» Subscription Based Programs

There are a number of paid anti-virus and scanning programs available. Most work off a yearly fee and can supply anti-virus protection software for one or multiple computers. This works well as an extra measure though they aren’t crucial to have. Some programs are extremely reliable while others are not. A lot of the time the ‘free’ versions of anti-virus software can include advertisements. They can also clash with programs like Windows Defender. It is recommended that you consult a technician to see what software would be best for your personal computer.

 

 

Useful Links

 

Microsoft Official Updates

Windows Defender Info

Microsoft Official Support

Our Services

 

The Computer Guy 2017

scammers
By The Computer Guy / Online Safety / / 2 Comments

Scammers are getting increasingly sophisticated in their attempts to get your money or personal details. Their ultimate goal is to exploit their target though morally wrong means such as lying, tricking or harassing until they get what they want. Avoiding users with malicious intent isn’t easy and there are always going to be people like that online, but it’s good to know there are ways to protect yourself

 

Scams target everyone

Scams target people of all backgrounds, ages and income levels across Australia. There’s no one group of people who are more likely to become a victim of a scam, it’s fair game. Scams succeed because they look authentic and catch you off guard when you’re not expecting it. They exploit the desire to be polite, respectful and generous, as well as the adrenaline and excitement people get when they are informed they’ve won something. Scammers often do an act known as ‘phishing’, which simply means that they only want your bank account, credit card details and passwords.

 

 

Types of Scams

These scams come in all shapes and sizes. Ranging from a pop up window saying that you’re their 10,000th viewer and have won a new iPad, to impersonators pretending to be Microsoft and saying they have found a virus on your computer. Since there are so many places you can come across a potential advertisement or email that is dangerous for your computer, it’s easy to mistake them for something legitimate. As time and technology progresses, scammers are becoming more perceptive and crafty with their scams.

 

 

 

Phone Scams

 

Sure, everyone has had a tele-marketer call their phone asking if they want to buy a new mop, and it’s common knowledge now that you can just hang up, or joke around with them if you aren’t interested because why would you listen to this person up-sell a $50 mop when the one at Kmart down the road has one that does the same thing for $15? Seems easy enough to avoid and not fall for, right?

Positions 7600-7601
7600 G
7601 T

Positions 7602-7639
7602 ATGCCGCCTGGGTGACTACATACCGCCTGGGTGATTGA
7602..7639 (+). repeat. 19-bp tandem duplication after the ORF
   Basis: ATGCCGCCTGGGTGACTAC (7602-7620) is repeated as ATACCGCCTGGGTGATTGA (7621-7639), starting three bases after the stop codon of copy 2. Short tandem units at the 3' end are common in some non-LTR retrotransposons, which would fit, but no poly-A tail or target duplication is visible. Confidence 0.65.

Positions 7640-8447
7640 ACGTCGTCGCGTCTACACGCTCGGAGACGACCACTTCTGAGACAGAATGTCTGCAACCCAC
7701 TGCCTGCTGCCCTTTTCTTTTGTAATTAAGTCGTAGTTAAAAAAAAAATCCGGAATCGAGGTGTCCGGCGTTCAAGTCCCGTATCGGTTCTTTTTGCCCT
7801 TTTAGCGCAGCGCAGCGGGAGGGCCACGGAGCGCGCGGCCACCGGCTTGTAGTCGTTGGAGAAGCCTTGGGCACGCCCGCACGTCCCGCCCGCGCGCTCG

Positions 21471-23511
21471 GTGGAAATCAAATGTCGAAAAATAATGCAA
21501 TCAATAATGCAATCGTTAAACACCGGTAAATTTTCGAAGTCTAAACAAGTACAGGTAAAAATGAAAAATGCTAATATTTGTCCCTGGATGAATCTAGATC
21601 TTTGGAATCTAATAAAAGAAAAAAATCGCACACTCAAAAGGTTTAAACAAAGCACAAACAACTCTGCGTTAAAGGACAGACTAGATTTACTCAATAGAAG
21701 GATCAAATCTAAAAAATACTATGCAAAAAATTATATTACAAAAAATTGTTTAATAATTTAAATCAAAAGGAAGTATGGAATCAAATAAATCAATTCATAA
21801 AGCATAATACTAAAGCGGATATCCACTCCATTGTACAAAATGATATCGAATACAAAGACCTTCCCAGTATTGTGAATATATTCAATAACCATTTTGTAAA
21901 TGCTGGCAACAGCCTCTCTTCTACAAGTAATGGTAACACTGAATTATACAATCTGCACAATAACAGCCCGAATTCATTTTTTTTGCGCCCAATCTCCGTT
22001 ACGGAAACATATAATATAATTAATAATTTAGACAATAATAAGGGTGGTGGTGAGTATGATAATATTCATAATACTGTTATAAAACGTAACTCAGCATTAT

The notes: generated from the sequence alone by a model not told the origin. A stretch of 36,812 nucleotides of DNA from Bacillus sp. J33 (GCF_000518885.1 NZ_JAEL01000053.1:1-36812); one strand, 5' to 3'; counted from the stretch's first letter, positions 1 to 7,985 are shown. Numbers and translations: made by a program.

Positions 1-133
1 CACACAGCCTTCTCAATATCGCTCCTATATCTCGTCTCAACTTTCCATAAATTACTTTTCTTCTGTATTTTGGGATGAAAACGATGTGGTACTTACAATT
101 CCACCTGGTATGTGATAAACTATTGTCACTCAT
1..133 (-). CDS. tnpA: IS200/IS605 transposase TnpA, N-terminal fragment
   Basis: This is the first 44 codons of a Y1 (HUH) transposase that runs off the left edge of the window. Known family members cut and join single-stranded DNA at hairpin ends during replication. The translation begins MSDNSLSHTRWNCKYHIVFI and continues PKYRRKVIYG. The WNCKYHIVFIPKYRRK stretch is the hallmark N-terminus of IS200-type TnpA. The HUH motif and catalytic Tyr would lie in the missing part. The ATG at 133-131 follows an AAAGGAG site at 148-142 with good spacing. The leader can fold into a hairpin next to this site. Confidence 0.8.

Well what if you got a call from someone saying, “Hello, I’m a representative of Microsoft and we have detected a very harmful virus on your computer.” A lot of people may panic. Imagine being told your precious computer full of family photos and documents, is in danger. Of course, a natural first reaction is to ask them to fix it, and that means giving them access to your computer.

They may ask you to go onto your computer and grant them permission to access it, and you might see some screens pop up or some coding. The way it looks from the surface seems completely legit; and that’s why so many people fall for it. Unfortunately, they lied about who they were and by giving them access, they can now see everything on your device. Every saved password, every file and every program.

After they have ‘fixed’ your computer they will ask for a credit card to pay for the ‘service’ provided. If refused money some will lock the computer  until money is given. Some may even ask for multiple payments, requesting a moderate amount at first, then later demanding more be paid.

 

However avoiding these scammers is no different to a tele-marketer, and it only takes one simple step to avoid these. Hang up the phone.

 

 

Some good things to know about phone scams:

  • Microsoft themselves will never call you. If you have an issue or question, you have to call their customer service and not the other way around.
  • The only time you may be alerted of dangers on your computer is by anti-virus software such as Windows Defender.
  • Scammers cannot do anything until you grant them access
  • NEVER give out personal information to someone online or over the phone
  • If a scammer accesses your details, change your passwords as soon as possible
  • When you’re unsure if your computer is safe or has a virus, take it to a professional